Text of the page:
This report is on the second part of NextInsight’s visit to two petrochemical related plays located in Jiangsu. The first report was on Sunpower titled SUNPOWER: My visit to an intelligent city that spawns intelligent businesses.

It's much cheaper to build a port than to buy one, says Hengyang CEO, Mr Gu Wenlong. Photo by Sim Kih

"MAINTAINING A CHEMICAL storage hub is like guarding a warehouse for explosives,” said Hengyang’s founder and CEO, Mr Gu Wenlong.

For this reason, safety is always the first thing on Mr Gu’s mind.

In fact, the ponderous technical details required to run the business is a deterrent to any competitor eyeing Hengyang’s fat margins, which were in excess of 30% in FY08.
A second deterrent: the high cost of building storage tanks, and the many levels of licenses and approvals needed from local, provincial, and national government.

For example, Hengyang’s plans to increase capacity by more than twofold will cost a whopping Rmb 240 million, several times its 1H09 revenues of Rmb 31.7 million.

And technicians for a chemical storage hub need to be employed as early as during the construction phase.

These administrative expenses during expansion, which kick in before lease income can be collected from operating the tanks, are why Hengyang's FY08 gross profits fell year-on-year.

Fund manager Rocky Lu: Money is to be made where the less brave shy from venturing.

 Even the petrochemical giants prefer to engage professional storage service providers to avoid substantial investment in facilities and operations.

"Most petrochemical operations are state-owned in China, so I was pleasantly surprised to find Hengyang," said Mr Rocky Lu, who visited Hengyang's facilities with a group of investors, analysts and NextInsight last week.

Mr Lu's fund, known as China Best, is based in Shanghai and has several million dollars invested in S-chips.

At historical price earnings of 6.7 times, some investors may consider Hengyang more pricey than some other S-chips, but Mr Lu believes that cash flow is more important than price earnings ratios.

Its net cash flow from operations was Rmb 18.4 million in 1H09.

Hengyang's storage facility sits near the mouth of the Yangtze River, which is also known as China’s golden waterway.

More storage hubs will be built upstream as each hub efficiently services no more than a 200-km radius.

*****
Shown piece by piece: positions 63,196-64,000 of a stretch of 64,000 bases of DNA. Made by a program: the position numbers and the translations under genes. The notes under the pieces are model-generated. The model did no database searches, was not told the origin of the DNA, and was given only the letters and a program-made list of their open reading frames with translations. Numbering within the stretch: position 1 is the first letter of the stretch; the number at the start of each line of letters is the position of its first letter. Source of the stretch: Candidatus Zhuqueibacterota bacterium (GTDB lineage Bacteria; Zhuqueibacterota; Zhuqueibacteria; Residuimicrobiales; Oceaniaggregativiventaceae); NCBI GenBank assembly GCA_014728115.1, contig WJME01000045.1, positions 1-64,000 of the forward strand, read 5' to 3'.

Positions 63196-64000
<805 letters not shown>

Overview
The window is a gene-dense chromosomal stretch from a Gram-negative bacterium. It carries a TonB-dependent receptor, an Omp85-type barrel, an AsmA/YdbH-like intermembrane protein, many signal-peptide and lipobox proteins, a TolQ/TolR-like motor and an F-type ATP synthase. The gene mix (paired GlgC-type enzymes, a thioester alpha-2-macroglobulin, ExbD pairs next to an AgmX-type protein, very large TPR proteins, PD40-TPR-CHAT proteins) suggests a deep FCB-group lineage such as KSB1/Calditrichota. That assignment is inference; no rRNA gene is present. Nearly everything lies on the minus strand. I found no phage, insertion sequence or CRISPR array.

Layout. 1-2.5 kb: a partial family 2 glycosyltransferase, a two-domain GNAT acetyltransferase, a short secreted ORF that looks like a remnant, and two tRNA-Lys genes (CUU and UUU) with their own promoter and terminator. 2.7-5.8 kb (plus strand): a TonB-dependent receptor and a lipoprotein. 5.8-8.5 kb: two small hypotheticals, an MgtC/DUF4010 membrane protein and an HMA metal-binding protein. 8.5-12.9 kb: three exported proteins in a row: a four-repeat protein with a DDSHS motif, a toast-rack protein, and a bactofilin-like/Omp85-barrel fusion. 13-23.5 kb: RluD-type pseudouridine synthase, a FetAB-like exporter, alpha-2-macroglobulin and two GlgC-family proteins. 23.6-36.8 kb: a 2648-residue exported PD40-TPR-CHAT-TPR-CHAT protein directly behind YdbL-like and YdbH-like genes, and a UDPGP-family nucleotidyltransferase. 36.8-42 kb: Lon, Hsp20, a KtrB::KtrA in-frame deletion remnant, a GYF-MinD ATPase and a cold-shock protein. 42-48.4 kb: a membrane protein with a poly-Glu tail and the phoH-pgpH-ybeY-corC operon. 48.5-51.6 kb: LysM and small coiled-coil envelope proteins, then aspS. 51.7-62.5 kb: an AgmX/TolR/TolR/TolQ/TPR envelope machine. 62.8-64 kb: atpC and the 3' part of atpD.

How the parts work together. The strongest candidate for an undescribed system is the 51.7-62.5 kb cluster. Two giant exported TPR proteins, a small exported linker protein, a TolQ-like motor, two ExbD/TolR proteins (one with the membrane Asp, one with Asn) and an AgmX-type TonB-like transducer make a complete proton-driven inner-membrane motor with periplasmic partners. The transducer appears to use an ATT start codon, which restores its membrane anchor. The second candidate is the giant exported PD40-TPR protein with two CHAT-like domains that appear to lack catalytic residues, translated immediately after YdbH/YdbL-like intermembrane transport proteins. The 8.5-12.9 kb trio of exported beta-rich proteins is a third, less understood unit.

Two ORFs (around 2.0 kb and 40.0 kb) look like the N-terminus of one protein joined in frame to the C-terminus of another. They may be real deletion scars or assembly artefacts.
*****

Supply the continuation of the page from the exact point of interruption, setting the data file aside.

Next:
The economic belt along this golden waterway happens to be the nation’s economic powerhouse, contributing close to 50% of GDP, and about 35% of exports.

The Yangtze River spans a mighty 6,300 kilometers, passing through 7 provinces and 2 sub-provincial cities, connecting east, mid and west China via water transport, and geographically demarcating the north and the south.

Our recent report on Hengyang highlighted its high net margins (in excess of 30%), its diversified exposure to the chemical industry, and its defensive revenue stream.

Upon visiting Hengyang’s chemical storage facility last week, I found something even more interesting – its expansion plan upstream along the golden waterway.

Yangtze River’s sole chemical logistics chain

Upon completion of its aggressive expansion plans, Hengyang envisions itself being the sole chemical logistics chain operating a one-stop solutions for port, land transport and storage hubs along the Yangtze River.

”The Transport Authority’s permit to operate a petrochemical jetty along the coastline is very important to chemical logistics operators and difficult to obtain,” said Mr Gu, the CEO.

The company does not currently operate any jetty and leases third-party facilities.

But it is building its own jetty that will pipe chemicals to its storage hub at Jingjiang, Deqiao.

Analysts observing the set-up of Hengyang's high-end stainles steel tank. Photo by Sim Kih

Last week, I was with a group of about 10 analysts and investors checking out phase one of its new storage hub under construction at Deqiao, which is expected to be completed by the first quarter of next year.

Including phase 2, the capacity will increase more than fourfold to 439,600 cubic meters, comprising of 49 tanks at Jiangyin and 118 tanks at Deqiao across the river.

Hengyang currently has 37 tanks at Jiangyin with a total capacity of 97,600 cubic meters.

Thereafter, it intends to build chemical storage hubs with jetties along the Yangtze River at Jiujiang, Yueyang and Wuhan, serving the respective petrochemical and industrial parks there.

”We will be the first chemical logistics chain with an integrated one-stop solutions service incorporating port, jetty system, tankers and inland storage tanks along a major stretch of the Yangtze River,” said Mr Gu.

Read what we wrote during Hengyang's IPO: Lucrative chemical logistics player is today's IPO

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